Speculation has already begun on possible replacements for Sen. Stanley, should he resign his seat. (Note: to date, he has only resigned chairmanship of the Senate Commerce Committee.) I think I'll wait for some of this to settle before getting into the possibility of a special election, or an appointment by the Shelby County Commission.
July 21, 2009
Senator Paul Stanley to Resign Committee Chair after Alleged Affair, Extortion Ordeal
State Senator Paul Stanley (R-Memphis) will resign his chairmanship of the Senate Commerce Committee tomorrow, NashvillePost.com has learned, in the wake of the revelation that he was the subject of an attempted blackmail scheme over a sexual relationship with an intern in his office.
According to documents filed in Davidson County Criminal Court, Stanley was in a relationship with McKensie Morrison, a 23-year-old student from Austin Peay State University. At the same time Morrison was involved in a relationship with Joel Watts of Nashville, according to sources familiar with the investigation.
I'll post updates as they are available.
Kleinheider's got links.
July 20, 2009
Today's Post Is Brought to You by the Letter 'C'
Eight days after admitting to an extramarital affair, Sen. John Ensign gave $5,000 to the Tennessee gubernatorial campaign of Rep. [Zach] Wamp - a fellow Republican who lives with Ensign in a Christian group house on Capitol Hill's C Street.
A secretive group known as "The Fellowship" actually owns the townhouse on 133 C St. S.E., where Wamp lives while in Washington. Other lawmakers who live there currently include Sen. Tom Coburn (R-Okla.) and Reps. Mike Doyle (D-Pa.) and Bart Stupak (D-Mich.).
Two other former housemates, South Carolina Gov. Mark Sanford (R) and former Rep. Chip Pickering (R-Miss.), both have also been implicated in extramarital affairs since the Ensign scandal broke last month.
Senator Ensign's generosity cannot come without awkwardness on the part of its recipient. No wonder Rep. Wamp "hate[s] it that John Ensign lives in the house and this happened," right during a critical period of this current campaign.
Let me be clear: there is no reason to connect Wamp with any of his housemates' or their friends' shenanigans. I'd just be regretting my DC address right about how, if I were in his shoes. Even if the story were mostly hype, the unavoidable perceptions would not be welcome.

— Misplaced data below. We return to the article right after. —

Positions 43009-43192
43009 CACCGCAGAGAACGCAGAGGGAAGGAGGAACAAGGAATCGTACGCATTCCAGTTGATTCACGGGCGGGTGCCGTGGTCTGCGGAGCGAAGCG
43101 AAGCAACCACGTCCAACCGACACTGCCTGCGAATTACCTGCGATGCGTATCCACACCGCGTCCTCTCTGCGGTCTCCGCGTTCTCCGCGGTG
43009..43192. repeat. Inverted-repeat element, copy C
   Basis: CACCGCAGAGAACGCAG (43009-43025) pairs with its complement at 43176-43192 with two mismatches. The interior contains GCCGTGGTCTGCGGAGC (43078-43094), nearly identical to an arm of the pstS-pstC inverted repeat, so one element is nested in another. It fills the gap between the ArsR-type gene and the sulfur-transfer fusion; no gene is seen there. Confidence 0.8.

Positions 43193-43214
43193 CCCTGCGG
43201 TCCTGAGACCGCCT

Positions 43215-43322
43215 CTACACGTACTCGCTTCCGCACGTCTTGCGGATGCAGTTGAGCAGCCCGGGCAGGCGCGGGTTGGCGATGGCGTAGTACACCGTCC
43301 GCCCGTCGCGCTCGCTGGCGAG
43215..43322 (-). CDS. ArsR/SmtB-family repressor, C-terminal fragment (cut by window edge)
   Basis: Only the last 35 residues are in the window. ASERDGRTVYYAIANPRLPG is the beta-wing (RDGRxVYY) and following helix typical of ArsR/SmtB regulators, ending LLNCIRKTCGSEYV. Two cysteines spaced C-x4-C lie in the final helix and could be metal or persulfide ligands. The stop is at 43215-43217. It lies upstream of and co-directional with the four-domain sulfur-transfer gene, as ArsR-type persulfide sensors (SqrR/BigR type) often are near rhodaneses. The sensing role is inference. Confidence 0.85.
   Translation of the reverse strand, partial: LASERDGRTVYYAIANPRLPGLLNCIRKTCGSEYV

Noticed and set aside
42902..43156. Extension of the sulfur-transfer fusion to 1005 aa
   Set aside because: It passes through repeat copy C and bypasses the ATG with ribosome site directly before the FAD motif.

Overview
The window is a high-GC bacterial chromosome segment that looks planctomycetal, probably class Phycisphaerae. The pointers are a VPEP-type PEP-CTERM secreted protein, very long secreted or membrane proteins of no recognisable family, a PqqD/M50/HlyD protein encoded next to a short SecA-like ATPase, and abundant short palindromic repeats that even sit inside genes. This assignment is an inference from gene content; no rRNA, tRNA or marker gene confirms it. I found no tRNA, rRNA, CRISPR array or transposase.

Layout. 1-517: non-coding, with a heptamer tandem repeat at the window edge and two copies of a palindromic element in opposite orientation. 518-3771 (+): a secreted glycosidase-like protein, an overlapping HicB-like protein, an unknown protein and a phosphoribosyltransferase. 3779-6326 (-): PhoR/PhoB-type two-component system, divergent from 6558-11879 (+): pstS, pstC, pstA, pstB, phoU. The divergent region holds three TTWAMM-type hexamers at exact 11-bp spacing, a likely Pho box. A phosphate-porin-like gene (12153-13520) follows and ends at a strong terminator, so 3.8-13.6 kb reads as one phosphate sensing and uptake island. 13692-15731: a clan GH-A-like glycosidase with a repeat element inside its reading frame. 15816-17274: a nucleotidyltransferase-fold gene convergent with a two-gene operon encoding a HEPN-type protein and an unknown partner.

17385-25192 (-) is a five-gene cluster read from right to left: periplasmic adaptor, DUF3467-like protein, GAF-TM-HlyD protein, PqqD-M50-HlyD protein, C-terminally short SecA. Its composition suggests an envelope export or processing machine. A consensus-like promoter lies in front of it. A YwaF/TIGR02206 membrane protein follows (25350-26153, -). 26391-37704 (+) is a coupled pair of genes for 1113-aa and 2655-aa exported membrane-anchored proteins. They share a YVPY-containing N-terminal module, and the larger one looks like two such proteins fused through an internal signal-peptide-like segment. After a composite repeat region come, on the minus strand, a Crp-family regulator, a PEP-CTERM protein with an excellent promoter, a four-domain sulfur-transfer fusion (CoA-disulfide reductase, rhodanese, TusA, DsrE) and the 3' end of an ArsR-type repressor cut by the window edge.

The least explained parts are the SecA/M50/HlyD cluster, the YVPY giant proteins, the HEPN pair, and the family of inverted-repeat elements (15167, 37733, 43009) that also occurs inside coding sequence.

What do you think? Is this meaningful news? Does Ensign's contribution inform your decision process in the gubernatorial race? Or is it just business as usual?
Candidates for Governor Raise Millions
Well, one candidate has raised millions. A couple of others have raised a bit over a million each. And then there are the Democrats.
Several candidates in the race to be the next governor of Tennessee released fundraising totals last week, and as well fired up the spin cycle that invariably accompanies such disclosures. The analysis so far is that the GOP primary is still a three-man race, despite lopsided bank accounts; and that the Democratic Party primary is...well, some of us are still trying to figure it out.
Knoxville Mayor Bill Haslam out-raised everyone by far. This is significant, because early comments about his candidacy painted it as largely self-financed, given the family's wealth and his relative lack of name recognition (compared, to be clear, to that of a sitting Congressman and Lieutenant Governor). Instead, there is quite a showing by a large crowd of donors.
Lieutenant Governor Ron Ramsey couldn't start raising money until June 1, since he is a member of the General Assembly. That put him behind his opponents, but he has made up a lot of ground in a month and change. I mentioned above that he might have more name recognition out of the gate than Mayor Haslam; but (sadly) how many people know their Lt. Governor's name? Doubt it not, though: Ramsey will work hard for this title.